Updated law authorizes US Treasury to issue payments to Guam war claims recipients
WASHINGTON, D.C.—U.S. Department of the Interior Secretary David Bernhardt applauds President Trump signing H.R. 1365, which makes technical corrections to the Guam World War II Loyalty Recognition Act. This legislation, passed by the House and Senate, authorizes the U.S. Department of the Treasury to issue payments to survivors of Guam’s occupation by Imperial Japanese Forces during World War II.
“This action will bring to close a dark chapter for the people of Guam,” said Bernhardt. “We are pleased for the remaining survivors and their families. This is just another example of the support that President Trump and his administration continue to provide for American families in the territories.”
“Interior has worked closely with the White House, Treasury, Guam [Delegate] Michael San Nicolas, Guam Gov. Lourdes Leon Guerrero, and others in support of making these fixes and passing this legislation,” said Douglas Domenech, Interior Assistant Secretary, Insular and International Affairs. “We are pleased to see this result for the remaining survivors and their families who have been waiting for a very long time.”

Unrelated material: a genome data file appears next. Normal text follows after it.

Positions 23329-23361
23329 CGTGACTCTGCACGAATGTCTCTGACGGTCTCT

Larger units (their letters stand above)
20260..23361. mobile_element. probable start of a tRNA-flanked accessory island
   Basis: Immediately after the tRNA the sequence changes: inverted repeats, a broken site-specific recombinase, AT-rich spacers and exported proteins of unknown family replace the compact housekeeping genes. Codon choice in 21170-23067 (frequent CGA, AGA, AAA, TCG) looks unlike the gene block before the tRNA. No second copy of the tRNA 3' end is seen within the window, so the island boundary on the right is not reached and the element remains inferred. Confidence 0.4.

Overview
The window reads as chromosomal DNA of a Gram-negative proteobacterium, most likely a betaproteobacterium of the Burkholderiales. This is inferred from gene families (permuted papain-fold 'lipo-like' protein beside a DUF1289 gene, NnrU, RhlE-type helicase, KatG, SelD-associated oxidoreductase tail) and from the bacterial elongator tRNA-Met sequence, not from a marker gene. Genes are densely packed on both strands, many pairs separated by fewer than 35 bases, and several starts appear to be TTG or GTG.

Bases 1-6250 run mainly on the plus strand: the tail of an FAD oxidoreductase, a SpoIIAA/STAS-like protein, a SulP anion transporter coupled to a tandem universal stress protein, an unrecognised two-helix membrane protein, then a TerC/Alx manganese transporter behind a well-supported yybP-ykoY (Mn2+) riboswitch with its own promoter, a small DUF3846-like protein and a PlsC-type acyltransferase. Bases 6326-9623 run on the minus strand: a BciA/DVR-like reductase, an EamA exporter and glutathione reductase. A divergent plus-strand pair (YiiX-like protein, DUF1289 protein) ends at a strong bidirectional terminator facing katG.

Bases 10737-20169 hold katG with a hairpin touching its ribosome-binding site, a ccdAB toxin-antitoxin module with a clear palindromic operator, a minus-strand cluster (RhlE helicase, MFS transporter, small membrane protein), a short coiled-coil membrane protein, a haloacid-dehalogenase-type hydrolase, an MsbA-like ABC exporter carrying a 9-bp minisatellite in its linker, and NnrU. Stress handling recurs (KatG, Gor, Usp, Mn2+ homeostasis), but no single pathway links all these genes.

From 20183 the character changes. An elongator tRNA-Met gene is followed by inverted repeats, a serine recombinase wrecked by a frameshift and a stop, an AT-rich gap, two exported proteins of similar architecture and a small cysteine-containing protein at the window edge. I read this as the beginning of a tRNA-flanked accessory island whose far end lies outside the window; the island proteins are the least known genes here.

Under Guam’s Organic Act (U.S. Code Title 48), federal income taxes, known as Section 30 taxes, are derived from active members of the U.S. Armed Forces and pensions paid to retired civilian and military employees of the United States who reside in Guam. Every year, these Section 30 taxes are “covered-over” or sent to the government of Guam to support their operations, activities, and programs. The Department of the Interior’s Office of Insular Affairs, on behalf of the federal government, advances the Section 30 taxes to Guam each year in September.
Under the original act, a mechanism was authorized to establish a “Guam World War II Claims Fund” at Treasury using a portion of the funds collected under Section 30 of Guam’s Organic Act. However, the act was written in a way that did not include the necessary legal mechanism authorizing Treasury to pay adjudicated claims from the Fund to compensable victims and Guam descendants as intended.
The funds available for the Guam World War II Claims Fund are derived by calculating amounts above a 2014 base threshold established by the act. Every September, OIA withholds the amount calculated for the Guam World War II Claims Fund from the annual Section 30 advance payment made to Guam each year.
As signed by President Trump, H.R. 1365 authorizes Treasury to distribute funds that have been accumulating in the Guam World War II Claims Fund since 2017 to legal beneficiaries in Guam. (PR)